AM: This morning we will make a wet landing on San Cristobal Island to visit Cerro Brujo, a fascinating lava hill located on the northeastern coast of San Cristobal Island with exceptional views of Kicker Rock, the southern part of San Cristobal and the adjacent coast. On the rocks you can observe Blue-footed boobies, sea gulls, Black-necked Stilts, Ruddy Turnstones, Whimbrels, other sandpiper species, White-cheeked pintails and some pelicans. The protected bay is also popular among young sea turtles and rays, which makes swimming and snorkeling particularly exciting here.
PM: In the afternoon we will follow the route that Charles Darwin once took and sail around the massive tuff-rock called Kicker Rock, which is a nesting site for hosts of sea birds. Here, you will be able to find Blue-footed boobies, pelicans, and frigate birds.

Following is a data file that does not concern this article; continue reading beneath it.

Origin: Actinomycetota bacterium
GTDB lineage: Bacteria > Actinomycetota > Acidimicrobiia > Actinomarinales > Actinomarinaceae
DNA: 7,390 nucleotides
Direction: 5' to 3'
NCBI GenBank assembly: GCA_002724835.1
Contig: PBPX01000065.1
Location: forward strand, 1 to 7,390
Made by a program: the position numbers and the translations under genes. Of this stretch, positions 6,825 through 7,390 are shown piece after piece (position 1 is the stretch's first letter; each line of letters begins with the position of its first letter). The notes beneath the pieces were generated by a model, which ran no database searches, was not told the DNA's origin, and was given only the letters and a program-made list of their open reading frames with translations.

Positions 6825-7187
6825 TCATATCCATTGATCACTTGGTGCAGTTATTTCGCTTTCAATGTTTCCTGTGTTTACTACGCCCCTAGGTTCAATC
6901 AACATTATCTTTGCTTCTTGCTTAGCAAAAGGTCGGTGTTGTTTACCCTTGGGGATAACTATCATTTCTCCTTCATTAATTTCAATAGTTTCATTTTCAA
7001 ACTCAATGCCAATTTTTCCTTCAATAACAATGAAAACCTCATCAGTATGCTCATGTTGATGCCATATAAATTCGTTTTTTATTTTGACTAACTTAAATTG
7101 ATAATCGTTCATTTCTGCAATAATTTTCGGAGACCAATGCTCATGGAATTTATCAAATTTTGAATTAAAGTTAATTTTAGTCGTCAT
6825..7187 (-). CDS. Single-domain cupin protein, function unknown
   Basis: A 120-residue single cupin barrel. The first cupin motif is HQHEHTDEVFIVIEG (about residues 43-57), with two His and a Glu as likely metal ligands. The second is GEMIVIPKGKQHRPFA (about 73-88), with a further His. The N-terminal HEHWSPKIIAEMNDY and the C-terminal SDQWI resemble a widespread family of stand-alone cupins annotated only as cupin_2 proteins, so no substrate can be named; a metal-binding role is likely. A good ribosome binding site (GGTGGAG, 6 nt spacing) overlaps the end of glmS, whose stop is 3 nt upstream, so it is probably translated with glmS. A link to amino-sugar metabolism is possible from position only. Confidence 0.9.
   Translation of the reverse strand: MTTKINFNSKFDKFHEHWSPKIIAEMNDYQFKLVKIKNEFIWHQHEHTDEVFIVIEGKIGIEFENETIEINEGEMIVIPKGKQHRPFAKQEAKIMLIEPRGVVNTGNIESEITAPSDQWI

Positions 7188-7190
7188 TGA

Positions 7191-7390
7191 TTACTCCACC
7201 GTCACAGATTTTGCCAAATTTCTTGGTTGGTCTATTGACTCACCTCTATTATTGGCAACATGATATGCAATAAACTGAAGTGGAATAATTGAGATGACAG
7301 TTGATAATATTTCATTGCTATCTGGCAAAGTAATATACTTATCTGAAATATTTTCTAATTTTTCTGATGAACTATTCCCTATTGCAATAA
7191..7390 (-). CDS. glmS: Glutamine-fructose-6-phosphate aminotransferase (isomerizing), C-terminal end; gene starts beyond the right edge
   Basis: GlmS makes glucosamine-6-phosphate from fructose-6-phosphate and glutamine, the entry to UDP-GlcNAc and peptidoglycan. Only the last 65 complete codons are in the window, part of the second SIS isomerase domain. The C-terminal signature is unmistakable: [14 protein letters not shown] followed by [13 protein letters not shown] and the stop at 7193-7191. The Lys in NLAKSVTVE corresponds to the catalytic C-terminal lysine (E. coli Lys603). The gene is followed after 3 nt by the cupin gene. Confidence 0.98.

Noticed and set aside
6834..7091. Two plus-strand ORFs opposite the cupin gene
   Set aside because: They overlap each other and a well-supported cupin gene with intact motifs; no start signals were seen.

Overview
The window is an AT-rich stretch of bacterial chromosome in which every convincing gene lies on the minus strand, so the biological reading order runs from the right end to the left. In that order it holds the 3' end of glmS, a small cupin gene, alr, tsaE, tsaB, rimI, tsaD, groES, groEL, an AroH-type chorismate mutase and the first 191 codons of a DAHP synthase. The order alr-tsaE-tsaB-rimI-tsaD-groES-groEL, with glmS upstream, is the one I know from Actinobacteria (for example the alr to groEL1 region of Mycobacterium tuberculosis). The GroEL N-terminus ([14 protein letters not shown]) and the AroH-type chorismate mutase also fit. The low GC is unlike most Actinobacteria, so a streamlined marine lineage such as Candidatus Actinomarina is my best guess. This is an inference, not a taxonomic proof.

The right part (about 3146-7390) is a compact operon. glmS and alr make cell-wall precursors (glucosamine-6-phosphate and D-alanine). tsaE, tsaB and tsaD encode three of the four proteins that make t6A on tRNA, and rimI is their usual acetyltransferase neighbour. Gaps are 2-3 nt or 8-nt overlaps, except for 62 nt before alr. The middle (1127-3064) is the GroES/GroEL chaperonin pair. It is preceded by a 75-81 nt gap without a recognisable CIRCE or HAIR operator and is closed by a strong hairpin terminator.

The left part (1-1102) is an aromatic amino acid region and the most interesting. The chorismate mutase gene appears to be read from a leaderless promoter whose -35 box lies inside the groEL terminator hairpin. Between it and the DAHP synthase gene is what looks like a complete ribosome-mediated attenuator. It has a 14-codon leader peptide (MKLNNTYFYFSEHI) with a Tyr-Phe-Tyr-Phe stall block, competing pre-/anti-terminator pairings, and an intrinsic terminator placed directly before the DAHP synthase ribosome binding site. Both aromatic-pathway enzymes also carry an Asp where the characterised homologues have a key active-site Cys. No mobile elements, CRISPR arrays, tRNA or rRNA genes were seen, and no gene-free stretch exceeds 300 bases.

AM: Española is the southernmost, oldest and one of the most bio-diverse islands of the Galapagos archipelago. Its English name is “Hood Island,” in honor of the British admiral Samuel Hood. Because of its isolated position, there is much endemic wildlife to be explored here – in addition to great snorkeling from Española’s remarkably beautiful beaches. After breakfast, we will go on an excursion to Suarez Point, one of the archipelago’s most outstanding wildlife areas, boasting a long list of species along its cliffs and its sand and pebble beaches. In addition to five species of nesting seabirds, there are the curious and bold Española Island mockingbirds, while other birding favorites include Galapagos doves, Galapagos hawks, Swallow-tailed gulls and the world’s largest colony of Waved albatross, an unequivocal highlight during mating season (May-December). Several types of reptiles are unique to this island, including the marine iguana and the oversized lava lizard. In fact, this is also the only site where you will be able to see “red” sea iguanas. In addition, when heavy swells are running, Suarez Point is the site of a spectacular blowhole whose thundering spray shoots 30 yards up into the air. The trek here is on a stony path about a mile long.